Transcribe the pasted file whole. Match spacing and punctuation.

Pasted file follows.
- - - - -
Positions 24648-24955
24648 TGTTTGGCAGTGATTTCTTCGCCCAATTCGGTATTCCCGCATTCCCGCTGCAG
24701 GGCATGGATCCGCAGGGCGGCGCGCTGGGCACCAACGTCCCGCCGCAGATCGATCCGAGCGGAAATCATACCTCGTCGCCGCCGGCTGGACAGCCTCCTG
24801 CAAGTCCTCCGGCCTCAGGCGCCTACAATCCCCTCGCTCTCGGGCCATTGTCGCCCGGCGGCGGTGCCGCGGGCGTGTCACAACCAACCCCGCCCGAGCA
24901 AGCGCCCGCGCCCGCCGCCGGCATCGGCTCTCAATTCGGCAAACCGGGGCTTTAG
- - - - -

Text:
Positions 24648-24955
24648 TGTTTGGCAGTGATTTCTTCGCCCAATTCGGTATTCCCGCATTCCCGCTGCAG
24701 GGCATGGATCCGCAGGGCGGCGCGCTGGGCACCAACGTCCCGCCGCAGATCGATCCGAGCGGAAATCATACCTCGTCGCCGCCGGCTGGACAGCCTCCTG
24801 CAAGTCCTCCGGCCTCAGGCGCCTACAATCCCCTCGCTCTCGGGCCATTGTCGCCCGGCGGCGGTGCCGCGGGCGTGTCACAACCAACCCCGCCCGAGCA
24901 AGCGCCCGCGCCCGCCGCCGGCATCGGCTCTCAATTCGGCAAACCGGGGCTTTAG